aMajor spending areas shown are based on federal accounts in Treasury’s Governmentwide Treasury Account Symbol Adjusted Trial Balance System. Each spending area may include multiple programs.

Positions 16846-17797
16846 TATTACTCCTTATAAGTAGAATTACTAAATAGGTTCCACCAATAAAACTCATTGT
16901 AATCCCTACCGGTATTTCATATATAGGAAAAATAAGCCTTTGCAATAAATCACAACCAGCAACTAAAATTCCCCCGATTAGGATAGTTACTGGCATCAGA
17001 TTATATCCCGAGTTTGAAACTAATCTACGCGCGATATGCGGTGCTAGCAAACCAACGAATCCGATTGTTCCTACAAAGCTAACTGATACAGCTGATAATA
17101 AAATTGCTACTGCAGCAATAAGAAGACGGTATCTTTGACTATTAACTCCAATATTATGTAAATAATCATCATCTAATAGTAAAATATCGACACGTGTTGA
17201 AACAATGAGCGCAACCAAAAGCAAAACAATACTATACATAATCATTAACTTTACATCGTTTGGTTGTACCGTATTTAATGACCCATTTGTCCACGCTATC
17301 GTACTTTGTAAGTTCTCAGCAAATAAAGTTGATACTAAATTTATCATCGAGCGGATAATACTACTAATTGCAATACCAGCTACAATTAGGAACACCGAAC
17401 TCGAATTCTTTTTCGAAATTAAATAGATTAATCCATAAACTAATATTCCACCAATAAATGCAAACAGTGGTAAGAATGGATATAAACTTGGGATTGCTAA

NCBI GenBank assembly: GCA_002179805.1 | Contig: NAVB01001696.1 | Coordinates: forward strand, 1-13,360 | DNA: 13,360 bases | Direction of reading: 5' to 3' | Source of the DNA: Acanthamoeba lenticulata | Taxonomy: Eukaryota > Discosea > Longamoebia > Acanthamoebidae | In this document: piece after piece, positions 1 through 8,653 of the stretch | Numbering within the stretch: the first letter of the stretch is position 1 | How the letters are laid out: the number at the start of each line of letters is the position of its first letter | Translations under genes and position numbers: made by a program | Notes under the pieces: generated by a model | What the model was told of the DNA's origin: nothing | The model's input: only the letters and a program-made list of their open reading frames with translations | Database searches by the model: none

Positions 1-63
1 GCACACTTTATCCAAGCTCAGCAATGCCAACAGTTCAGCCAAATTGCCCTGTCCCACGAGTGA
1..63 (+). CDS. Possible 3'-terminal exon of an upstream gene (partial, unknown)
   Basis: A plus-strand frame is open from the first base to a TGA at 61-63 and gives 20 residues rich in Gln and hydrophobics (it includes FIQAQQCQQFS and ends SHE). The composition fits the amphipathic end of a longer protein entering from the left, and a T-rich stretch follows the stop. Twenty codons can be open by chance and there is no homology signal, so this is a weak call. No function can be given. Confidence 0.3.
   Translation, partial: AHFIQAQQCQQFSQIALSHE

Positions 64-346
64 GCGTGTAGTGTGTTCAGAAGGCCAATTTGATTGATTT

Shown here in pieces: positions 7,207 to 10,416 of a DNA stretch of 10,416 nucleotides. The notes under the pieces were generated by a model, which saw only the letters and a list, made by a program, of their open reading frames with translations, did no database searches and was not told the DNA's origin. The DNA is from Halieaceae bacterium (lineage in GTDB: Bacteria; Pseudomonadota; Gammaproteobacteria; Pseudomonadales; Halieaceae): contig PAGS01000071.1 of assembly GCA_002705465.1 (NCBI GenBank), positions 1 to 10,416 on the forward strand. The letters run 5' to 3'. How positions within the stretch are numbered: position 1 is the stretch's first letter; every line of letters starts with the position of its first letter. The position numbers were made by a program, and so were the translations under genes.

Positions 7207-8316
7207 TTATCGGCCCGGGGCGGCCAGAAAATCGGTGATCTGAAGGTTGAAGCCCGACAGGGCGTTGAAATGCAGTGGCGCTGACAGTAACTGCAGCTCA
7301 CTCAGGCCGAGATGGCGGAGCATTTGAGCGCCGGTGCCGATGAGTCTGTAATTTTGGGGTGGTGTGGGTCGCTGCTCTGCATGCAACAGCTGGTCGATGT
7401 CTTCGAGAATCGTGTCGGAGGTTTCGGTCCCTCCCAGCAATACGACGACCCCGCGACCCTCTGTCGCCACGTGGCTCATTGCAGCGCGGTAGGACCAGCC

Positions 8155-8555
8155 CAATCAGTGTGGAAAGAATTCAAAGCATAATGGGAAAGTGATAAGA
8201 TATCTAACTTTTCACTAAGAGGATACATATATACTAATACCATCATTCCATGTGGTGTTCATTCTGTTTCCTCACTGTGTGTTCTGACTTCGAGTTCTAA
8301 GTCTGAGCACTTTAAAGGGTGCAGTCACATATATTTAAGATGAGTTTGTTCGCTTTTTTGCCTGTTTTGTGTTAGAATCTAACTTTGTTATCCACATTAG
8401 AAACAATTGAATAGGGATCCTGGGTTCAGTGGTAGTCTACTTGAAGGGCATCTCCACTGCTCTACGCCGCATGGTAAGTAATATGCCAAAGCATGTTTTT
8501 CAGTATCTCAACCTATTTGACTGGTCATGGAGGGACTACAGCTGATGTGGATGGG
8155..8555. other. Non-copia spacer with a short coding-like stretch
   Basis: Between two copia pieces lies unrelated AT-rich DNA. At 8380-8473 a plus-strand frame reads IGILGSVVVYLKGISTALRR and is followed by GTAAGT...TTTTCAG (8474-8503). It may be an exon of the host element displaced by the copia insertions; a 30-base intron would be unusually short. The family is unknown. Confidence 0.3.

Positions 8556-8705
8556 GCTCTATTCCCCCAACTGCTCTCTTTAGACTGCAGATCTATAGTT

bCOVID-19 relief appropriations shown reflect amounts appropriated under the American Rescue Plan Act of 2021 (ARPA), Pub. L. No. 117-2, 135 Stat. 4; Consolidated Appropriations Act, 2021, Pub. L. No. 116-260, 134 Stat. 1182 (2020); Paycheck Protection Program and Health Care Enhancement Act, Pub. L. No. 116-139, 134 Stat. 620 (2020); CARES Act, Pub. L. No. 116-136, 134 Stat. 281 (2020); Families First Coronavirus Response Act, Pub. L. No. 116-127, 134 Stat. 178 (2020); and Coronavirus Preparedness and Response Supplemental Appropriations Act, 2020, Pub. L. No. 116-123, 134 Stat. 146. These amounts are based on appropriation warrant information provided by Treasury as of August 31, 2021. These amounts have increased over time and could increase in the future for programs with indefinite appropriations, which are appropriations that, at the time of enactment, are for an unspecified amount. The amounts shown do not include transfers of funds that federal agencies may make between appropriation accounts or transfers of funds they may make to other agencies.